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Just a simple online text extractor. The text extractor allows to extract text from any image. One may upload an image or document (.pdf), from the device, a cloud storage, or an URL, and the tool will pull text from the image. Once extracted, the text can be copied to the clipboard: https://brandfolder.com/workbench/extract-text-from-image.

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A (German) list of the top 100 open source software applications including some nifty little tools, by Computer Bild: https://www.computerbild.de/fotos/Software-besten-kostenlosen-Open-Source-Programme-herunterladen-3266766.html.

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Extract key data from your emails, automatically. Integrates directly with any major email provider, tell Mailparser what data to extract and where to send it: mailparser.io/integrations.

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I recently tried to have the custom date format in MS Excel

DDD DD.M., as of Mon 24.5. formatted on two lines in a single cell. That is, as:

Mon
24.5.

Aesthetisc of MS Office required me to implement this through formatting, instead of, e.g., using two cells with different formulas.

The solution was to use special characters, i.e., the line break character. Here, we’re talking about “ALT Keyboard Sequences”. Meaning: press and hold the ALT key while typing a sequence of numbers. For a line break, the sequence is “0010” or just “10”.

For the challenge above, in Excel, that meant typing DDD, then the ALT-sequence, and finally the DD.M. into the custom cell format. Interestingly enough, Excel makes a line break without showing the second (and further) line(s), but perfectly working as format.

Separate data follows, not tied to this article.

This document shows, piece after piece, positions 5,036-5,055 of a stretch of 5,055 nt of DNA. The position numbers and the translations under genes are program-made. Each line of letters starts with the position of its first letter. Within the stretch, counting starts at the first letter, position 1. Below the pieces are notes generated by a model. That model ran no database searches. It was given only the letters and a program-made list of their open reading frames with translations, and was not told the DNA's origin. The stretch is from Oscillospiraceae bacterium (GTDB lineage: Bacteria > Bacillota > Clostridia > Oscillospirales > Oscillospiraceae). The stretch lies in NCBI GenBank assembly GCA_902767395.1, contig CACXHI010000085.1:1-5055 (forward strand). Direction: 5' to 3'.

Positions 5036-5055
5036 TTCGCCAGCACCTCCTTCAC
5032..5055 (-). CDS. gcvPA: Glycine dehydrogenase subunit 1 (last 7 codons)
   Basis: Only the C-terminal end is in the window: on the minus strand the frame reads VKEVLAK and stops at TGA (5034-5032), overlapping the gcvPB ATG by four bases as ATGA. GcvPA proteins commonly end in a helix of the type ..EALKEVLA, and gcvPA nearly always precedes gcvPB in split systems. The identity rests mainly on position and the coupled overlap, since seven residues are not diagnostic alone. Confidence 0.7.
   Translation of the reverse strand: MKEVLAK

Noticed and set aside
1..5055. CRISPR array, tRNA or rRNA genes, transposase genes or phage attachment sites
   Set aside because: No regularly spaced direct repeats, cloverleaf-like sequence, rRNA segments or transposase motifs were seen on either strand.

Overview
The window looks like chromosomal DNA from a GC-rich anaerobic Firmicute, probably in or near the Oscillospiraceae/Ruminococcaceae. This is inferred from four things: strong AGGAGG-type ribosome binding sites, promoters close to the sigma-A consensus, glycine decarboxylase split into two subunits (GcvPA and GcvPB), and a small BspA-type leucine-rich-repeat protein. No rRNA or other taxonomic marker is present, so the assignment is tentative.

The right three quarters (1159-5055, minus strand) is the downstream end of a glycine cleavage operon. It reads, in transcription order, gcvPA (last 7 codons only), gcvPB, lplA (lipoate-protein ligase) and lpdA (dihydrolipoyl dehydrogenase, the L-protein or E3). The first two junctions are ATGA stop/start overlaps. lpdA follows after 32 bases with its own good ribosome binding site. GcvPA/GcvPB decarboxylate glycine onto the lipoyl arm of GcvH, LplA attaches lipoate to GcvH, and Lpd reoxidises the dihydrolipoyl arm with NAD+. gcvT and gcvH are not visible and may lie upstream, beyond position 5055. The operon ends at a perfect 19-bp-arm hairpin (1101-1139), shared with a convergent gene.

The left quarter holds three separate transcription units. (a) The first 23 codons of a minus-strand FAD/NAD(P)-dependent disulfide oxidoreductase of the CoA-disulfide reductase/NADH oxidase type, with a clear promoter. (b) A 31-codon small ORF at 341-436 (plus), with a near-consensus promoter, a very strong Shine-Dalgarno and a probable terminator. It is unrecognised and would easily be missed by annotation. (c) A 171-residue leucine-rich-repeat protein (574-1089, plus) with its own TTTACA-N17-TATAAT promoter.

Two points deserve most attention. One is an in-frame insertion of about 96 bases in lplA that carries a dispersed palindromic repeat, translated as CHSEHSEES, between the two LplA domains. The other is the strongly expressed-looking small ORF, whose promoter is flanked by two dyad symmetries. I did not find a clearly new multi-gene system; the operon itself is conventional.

The key sequences for any speical character can be found for example on https://tools.oratory.com/altcodes.html (EN) or also http://www.sonderzeichen.de/sonderzeichen_mit_alt.html (DE).

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I was wondering, how can I add vertical line metrics to a horizontal bar chart or box-plot in Excel, as for example shown below in a box plot.

This is explained, step-by-step, in the tutorial that can be found here: https://www.exceldashboardtemplates.com/step-by-step-horizontal-bar-chart-with-vertical-lines-tutorial/.

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HFSExplorer is an application that can read Mac-formatted hard disks and disk images.
It can read the file systems HFS (Mac OS Standard), HFS+ (Mac OS Extended) and HFSX (Mac OS Extended with case sensitive file names).

HFSExplorer allows you to browse your Mac volumes with a graphical file system browser, extract files (copy to hard disk), view detailed information about the volume and create disk images from the volume.
HFSExplorer can also read most .dmg / .sparsebundle disk images created on a Mac, including zlib / bzip2 compressed images and AES-128 / AES-256 encrypted images. It supports the partition schemes Master Boot RecordGUID Partition Table and Apple Partition Map natively: http://www.catacombae.org/hfsexplorer/.

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As a teacher, MikeMcKinley1 regularly marks up his PowerPoint presentations and saves the markup to send to his students at the end of the class. Then before the beginning of the next class with a different group of students, he erases/deletes all of his ink markings in a powerpoint file using the “Delete All Comments and Ink in This Presentation” function.

Unfortunately, the “Delete All Comments and Ink in This Presentation” option is gone in Powerpoint 2016 Version 1805. It seems to be replaced by the “Hide Ink” function. But when the “Hide Ink” function is used, the old ink reappears when trying to write on the slide. Going through each slide and laboriously select the ink and delete it is obnoxious.

Therefore, the following Macro has to do the job:

Sub zapInk()
    Dim osld As Slide
    Dim L As Long
    For Each osld In ActivePresentation.Slides
        For L = osld.Shapes.Count To 1 Step -1
            If osld.Shapes(L).Type = 23 Then osld.Shapes(L).Delete
        Next L
    Next osld
End Sub

Copied from: answers.microsoft.com…

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